Non-traditional Law Conference Returns to Yale
The Rebellious Lawyering Conference, the nation’s largest student-run public interest law conference, will be held February 21-23 at Yale Law School, 127 Wall Street.
Rebellious Lawyering is an annual gathering that brings together practitioners, law students and community activists from around the country to discuss innovative, progressive approaches to law and social change. Now in its ninth year, the conference highlights non-traditional methods of legal and quasi-legal representation, such as grassroots organizing, as well as alternative ways to impact litigation, direct services and criminal defense.
This year’s conference features 11 panels representing a range of different progressive social issues and social justice concerns. Topics include the Bush administration’s energy policy, violence against animals and its links to violence against women, immigrant workers’ rights, the anti-death penalty movement during the war against terrorism and the future of feminism. In addition, several smaller workshops focus on military recruitment at college campuses, law school faculty diversity, lobbying basics, courtroom advocacy for children and international law and human rights.
An opening address will be given by Maria Blanco, national senior counsel of the Mexican American Legal Defense and Education Fund, who will discuss “Post 9/11 and Civil Rights in a Global Society.” Blanco is actively involved in immigrant rights, women’s rights, educational equity and employment discrimination as a lawyer, policy analyst and community advocate. Most recently, she led legislative efforts in California to obtain higher education opportunities for undocumented students. Her address will be on February 21, at 6 p.m. in Room 127.
Following the opening address, the screening of “Fighting for Life in the Death Belt” and a discussion with filmmakers Jeff Marks and Adam Elend of E.M. Productions is scheduled for 8:30 p.m. in Room 127. The film profiles Steven Bright, a YLS visiting lecturer who is also the director of the Southern Center for Human Rights in Atlanta. Bright is well known for his work in advocacy for death-row prisoners and anti-death penalty activism.
The keynote address, “With Justice for All,” will be given by Morris Dees, founder and chief trial counsel of the Southern Poverty Law Center, on February 22 at 6 p.m. The center is a nonprofit organization that combats hatred, intolerance and discrimination through education and litigation. Dees founded the center in 1971 and now devotes his time to suing violent white supremacist groups and developing ideas for “Teaching Tolerance,” the center’s educational project. His latest book, “Gathering Storm: America’s Militia Threat,” exposes the danger posed by today’s militia groups.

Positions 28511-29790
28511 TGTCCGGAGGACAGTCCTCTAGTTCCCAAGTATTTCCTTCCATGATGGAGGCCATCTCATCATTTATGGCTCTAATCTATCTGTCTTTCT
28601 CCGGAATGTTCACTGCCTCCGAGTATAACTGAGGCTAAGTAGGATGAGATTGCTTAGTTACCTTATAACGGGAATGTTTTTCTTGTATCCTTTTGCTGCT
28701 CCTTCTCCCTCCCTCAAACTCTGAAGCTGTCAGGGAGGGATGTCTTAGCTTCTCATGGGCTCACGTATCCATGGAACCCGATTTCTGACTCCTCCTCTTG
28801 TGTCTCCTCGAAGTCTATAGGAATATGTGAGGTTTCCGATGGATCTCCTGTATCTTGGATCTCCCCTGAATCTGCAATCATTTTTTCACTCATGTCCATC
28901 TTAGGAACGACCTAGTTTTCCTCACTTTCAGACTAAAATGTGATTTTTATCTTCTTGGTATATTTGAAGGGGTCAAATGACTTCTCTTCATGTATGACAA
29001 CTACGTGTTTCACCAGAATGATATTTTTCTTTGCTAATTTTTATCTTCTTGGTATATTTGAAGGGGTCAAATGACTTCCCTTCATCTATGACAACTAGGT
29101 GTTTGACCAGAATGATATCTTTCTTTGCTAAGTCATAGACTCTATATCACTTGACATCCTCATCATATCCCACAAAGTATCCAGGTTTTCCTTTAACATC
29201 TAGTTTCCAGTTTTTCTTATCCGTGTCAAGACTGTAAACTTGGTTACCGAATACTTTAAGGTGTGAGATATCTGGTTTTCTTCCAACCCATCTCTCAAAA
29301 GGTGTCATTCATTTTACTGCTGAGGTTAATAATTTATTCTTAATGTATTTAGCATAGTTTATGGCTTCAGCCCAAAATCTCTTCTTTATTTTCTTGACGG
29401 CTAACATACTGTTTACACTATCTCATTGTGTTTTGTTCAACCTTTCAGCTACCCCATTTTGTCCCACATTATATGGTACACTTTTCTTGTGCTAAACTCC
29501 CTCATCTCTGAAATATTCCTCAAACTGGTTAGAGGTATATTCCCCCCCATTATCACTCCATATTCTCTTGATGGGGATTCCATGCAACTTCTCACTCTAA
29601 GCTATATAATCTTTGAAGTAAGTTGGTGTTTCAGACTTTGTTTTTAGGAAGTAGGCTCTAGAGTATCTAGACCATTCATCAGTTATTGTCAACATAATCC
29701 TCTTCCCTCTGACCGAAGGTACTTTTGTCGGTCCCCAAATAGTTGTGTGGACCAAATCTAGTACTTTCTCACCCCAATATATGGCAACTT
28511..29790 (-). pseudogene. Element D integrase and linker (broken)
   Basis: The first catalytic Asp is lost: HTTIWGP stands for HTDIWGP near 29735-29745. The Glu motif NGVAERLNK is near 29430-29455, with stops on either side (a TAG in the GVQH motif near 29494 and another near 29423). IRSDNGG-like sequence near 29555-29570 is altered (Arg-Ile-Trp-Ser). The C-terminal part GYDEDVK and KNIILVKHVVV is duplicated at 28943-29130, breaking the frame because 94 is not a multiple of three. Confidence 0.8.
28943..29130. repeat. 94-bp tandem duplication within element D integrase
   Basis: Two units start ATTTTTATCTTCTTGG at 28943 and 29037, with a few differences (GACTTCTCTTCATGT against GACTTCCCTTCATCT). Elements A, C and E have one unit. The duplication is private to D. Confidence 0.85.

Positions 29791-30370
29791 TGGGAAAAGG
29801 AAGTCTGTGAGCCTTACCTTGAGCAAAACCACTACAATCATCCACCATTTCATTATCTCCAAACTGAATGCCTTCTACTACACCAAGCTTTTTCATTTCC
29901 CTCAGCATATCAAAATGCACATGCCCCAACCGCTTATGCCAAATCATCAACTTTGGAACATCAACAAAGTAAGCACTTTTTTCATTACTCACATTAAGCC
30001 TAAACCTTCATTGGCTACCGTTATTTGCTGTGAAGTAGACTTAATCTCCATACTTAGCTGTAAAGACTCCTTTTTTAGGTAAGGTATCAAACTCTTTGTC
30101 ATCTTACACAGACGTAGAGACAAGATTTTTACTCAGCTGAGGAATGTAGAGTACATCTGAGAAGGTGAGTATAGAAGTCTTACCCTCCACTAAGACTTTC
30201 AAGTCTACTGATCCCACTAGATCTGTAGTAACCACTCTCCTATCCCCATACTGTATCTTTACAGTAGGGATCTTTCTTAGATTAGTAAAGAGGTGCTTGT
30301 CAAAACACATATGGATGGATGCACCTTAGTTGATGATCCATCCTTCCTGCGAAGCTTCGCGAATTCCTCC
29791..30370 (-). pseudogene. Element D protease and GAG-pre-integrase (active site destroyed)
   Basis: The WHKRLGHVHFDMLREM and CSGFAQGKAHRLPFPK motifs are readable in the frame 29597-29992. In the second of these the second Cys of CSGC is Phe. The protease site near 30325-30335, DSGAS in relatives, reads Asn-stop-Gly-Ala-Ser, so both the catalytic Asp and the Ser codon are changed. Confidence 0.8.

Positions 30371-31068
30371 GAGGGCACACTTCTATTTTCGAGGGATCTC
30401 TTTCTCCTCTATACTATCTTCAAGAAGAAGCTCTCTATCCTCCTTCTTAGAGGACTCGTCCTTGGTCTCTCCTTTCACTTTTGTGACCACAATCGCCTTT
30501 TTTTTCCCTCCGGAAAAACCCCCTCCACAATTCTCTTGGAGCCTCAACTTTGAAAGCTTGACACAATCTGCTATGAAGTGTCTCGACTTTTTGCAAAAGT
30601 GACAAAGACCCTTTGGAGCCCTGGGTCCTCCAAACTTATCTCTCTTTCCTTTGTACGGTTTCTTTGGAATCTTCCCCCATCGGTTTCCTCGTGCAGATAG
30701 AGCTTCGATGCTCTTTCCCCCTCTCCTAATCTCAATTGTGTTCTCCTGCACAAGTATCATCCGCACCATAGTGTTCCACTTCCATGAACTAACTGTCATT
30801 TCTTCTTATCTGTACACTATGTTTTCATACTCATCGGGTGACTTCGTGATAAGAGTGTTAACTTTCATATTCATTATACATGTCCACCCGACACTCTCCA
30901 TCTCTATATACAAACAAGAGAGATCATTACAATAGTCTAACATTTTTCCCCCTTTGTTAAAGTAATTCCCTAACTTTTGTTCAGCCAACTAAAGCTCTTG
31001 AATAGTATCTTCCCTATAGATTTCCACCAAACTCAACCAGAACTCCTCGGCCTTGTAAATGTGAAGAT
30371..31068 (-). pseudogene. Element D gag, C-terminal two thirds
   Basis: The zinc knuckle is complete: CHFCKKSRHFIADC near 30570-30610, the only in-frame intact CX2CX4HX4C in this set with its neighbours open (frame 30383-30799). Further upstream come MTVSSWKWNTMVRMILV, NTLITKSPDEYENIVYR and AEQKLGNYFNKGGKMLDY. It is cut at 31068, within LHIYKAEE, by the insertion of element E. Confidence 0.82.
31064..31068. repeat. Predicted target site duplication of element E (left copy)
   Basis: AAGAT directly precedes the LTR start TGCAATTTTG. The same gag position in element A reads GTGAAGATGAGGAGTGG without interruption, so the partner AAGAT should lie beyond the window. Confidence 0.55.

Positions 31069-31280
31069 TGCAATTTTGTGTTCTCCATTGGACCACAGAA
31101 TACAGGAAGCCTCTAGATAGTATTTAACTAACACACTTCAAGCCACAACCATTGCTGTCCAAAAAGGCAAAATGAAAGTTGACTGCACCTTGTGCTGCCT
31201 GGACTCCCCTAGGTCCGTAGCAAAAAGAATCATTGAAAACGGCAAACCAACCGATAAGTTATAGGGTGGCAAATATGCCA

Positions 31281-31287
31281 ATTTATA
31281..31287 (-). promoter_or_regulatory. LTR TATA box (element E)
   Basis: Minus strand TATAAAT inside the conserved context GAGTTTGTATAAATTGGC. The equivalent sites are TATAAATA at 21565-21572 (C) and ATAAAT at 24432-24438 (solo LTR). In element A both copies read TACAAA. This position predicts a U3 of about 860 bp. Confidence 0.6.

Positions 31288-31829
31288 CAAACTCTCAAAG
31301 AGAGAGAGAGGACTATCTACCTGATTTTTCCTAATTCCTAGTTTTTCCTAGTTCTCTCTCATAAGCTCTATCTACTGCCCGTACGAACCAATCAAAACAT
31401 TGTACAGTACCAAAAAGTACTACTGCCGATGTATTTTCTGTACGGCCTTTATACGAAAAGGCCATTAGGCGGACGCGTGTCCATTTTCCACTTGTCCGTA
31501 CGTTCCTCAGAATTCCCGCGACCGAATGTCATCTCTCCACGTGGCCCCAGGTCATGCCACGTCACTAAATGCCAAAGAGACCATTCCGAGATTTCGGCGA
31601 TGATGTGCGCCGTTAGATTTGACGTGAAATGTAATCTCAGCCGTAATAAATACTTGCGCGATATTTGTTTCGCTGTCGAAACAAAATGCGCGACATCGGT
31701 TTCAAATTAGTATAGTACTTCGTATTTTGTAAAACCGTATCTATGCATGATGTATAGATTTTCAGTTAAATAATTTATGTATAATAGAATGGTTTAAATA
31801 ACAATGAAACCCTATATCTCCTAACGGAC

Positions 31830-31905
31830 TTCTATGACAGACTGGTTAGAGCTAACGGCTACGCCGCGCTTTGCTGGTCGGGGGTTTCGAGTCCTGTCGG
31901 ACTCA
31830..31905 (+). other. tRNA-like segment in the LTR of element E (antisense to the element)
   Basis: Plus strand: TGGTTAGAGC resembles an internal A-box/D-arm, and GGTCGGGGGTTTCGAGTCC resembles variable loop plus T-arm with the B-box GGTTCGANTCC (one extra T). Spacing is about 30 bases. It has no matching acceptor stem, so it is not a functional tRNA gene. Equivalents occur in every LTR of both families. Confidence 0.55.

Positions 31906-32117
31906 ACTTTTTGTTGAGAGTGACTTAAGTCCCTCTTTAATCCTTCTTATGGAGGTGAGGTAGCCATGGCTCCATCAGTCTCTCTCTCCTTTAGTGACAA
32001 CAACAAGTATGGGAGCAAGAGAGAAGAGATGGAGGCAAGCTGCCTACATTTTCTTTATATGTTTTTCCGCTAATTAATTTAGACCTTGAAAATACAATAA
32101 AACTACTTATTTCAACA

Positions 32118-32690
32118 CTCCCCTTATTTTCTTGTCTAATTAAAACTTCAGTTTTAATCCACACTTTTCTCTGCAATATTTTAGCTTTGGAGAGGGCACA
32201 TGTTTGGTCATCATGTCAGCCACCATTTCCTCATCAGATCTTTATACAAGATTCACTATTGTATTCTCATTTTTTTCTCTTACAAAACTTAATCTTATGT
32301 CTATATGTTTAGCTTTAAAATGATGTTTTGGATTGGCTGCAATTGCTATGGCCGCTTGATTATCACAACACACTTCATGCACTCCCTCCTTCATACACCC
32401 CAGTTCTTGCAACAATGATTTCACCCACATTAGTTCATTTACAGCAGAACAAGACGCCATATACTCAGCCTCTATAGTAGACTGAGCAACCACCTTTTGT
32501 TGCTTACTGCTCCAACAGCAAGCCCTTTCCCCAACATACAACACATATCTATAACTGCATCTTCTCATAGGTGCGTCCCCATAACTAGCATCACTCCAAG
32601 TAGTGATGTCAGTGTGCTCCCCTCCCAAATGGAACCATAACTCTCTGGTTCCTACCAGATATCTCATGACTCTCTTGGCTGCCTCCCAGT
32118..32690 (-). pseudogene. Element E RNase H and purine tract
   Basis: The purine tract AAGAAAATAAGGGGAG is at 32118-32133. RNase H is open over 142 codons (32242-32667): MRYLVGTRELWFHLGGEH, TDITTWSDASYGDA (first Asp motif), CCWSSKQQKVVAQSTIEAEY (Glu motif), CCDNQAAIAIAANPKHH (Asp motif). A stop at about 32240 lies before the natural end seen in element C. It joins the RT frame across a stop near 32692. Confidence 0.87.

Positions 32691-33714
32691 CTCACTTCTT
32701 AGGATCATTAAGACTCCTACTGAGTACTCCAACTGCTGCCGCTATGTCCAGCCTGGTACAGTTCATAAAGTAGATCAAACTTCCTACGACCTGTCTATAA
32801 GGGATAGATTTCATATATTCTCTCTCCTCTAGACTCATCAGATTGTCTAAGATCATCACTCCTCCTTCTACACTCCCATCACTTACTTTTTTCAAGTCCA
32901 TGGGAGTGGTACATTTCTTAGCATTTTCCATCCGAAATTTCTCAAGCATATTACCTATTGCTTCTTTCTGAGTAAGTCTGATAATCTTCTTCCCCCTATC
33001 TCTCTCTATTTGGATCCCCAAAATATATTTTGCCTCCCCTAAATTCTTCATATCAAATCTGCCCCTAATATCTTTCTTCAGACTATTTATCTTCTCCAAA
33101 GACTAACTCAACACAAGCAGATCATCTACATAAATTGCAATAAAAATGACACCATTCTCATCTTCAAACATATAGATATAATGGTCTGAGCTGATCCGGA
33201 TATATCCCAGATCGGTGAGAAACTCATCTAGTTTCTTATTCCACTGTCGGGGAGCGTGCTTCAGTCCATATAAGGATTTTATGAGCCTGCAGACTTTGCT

Conference registration is $20, which may be reduced in case of hardship. Free housing with Yale students is available for student attendees if arranged by February 5. The registration fee covers a potluck dinner, to be held on Saturday night. A reception Friday night will be sponsored by the National Lawyers’ Guild. Attendees may register up to the day of the conference or in person, but pre-registration is necessary for those who want housing, which is available on a first-come, first-served basis.
Both the film on Friday night and the keynote address on Saturday night are open to the public and free of charge.
To register online, go to http://islandia.law.yale.edu/reblaw. For more information about the conference, email firstname.lastname@example.org. Registration forms and checks may be mailed to Rebellious Lawyering Conference, Yale Law School, P.O. Box 208215, New Haven, CT 06520-8215.
A conference agenda follows.
2003 Conference Schedule
|Friday, February 21, 2003|
|4 p.m.||Registration begins (Room 122)|
|6 p.m.||Opening address: “Post 9/11 and Civil Rights in a Global Society” (Room 127) |
Maria Blanco, National Senior Counsel, Mexican American Legal Defense and Education Fund
|7-8:30 p.m.||National Lawyers Guild Reception (Alumni Reading Room)|
|8:30 p.m.||Film: “Fighting for Life in the Death Belt” and discussion with filmmakers (Room 127) |
Jeff Marks and Adam Elend, E.M. Productions
|Saturday, February 22, 2003|
|All day||Mentoring sessions with members of the National Lawyers Guild (Rooms 111, 112, 113)|
|All day||Equal Justice Works representative available in literature room (Room 124)|
|9-10:30 a.m.||The Bush Energy Policy – Environmental Injustice (Room 127) |
|11-12:30 p.m.||Anonymous Workers, Invisible Work – Organizing to Extend Workers’ Rights to Immigrants (Room 120) |
|12:30-2:30 p.m.||Lunch with panelists at nearby restaurants.|
|2:30-4 p.m.||OutLegislating – When an Elected Official’s Sexuality Makes Her Presence in the Legislature Rebellious (Room 127) |
|4:15-5:45 p.m.||Legal Aid and Legal Advocacy – The Frontlines of the Fight for Housing and Economic Justice (Room 127) |
|6 p.m.||Keynote address: “With Justice For All” (Auditorium) |
Morris Dees, Founder and Chief Trial Counsel, Southern Poverty Law Center
|7 p.m.||Potluck Dinner (BAR, 254 Crown Street)|
|9 p.m.||Rebellious People’s Party (BAR, 254 Crown Street)|
|Sunday, February 23, 2003|
|9:30-11 a.m.||Fiduciary Duties in Federal Indian Law (Room 127) |